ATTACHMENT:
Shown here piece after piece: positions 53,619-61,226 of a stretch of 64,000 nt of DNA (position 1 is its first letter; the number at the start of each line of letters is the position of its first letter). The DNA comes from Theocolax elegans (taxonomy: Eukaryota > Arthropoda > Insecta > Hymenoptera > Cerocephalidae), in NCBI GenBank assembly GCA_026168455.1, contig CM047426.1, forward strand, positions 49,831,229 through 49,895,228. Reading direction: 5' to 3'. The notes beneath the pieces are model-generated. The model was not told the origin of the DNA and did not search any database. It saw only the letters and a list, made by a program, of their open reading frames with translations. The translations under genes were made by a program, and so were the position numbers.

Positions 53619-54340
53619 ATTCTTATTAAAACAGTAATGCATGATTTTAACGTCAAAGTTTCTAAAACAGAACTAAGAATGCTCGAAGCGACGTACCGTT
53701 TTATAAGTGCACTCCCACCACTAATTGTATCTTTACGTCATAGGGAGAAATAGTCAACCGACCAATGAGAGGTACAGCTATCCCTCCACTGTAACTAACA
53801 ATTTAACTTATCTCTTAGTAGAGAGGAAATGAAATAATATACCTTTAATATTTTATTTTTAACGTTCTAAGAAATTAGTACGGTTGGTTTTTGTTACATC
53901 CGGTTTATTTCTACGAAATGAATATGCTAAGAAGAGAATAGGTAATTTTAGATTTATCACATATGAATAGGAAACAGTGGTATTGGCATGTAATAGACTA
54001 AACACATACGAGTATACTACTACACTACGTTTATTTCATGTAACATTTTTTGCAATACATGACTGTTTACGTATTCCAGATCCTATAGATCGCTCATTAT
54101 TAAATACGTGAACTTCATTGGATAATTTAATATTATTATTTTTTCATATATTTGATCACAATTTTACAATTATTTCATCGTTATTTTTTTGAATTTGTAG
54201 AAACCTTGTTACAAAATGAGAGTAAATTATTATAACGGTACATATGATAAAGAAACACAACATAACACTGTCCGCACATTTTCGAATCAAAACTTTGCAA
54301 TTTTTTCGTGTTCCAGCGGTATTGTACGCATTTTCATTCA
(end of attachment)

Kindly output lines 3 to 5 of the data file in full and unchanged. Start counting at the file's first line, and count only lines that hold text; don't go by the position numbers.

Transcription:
53619 ATTCTTATTAAAACAGTAATGCATGATTTTAACGTCAAAGTTTCTAAAACAGAACTAAGAATGCTCGAAGCGACGTACCGTT
53701 TTATAAGTGCACTCCCACCACTAATTGTATCTTTACGTCATAGGGAGAAATAGTCAACCGACCAATGAGAGGTACAGCTATCCCTCCACTGTAACTAACA
53801 ATTTAACTTATCTCTTAGTAGAGAGGAAATGAAATAATATACCTTTAATATTTTATTTTTAACGTTCTAAGAAATTAGTACGGTTGGTTTTTGTTACATC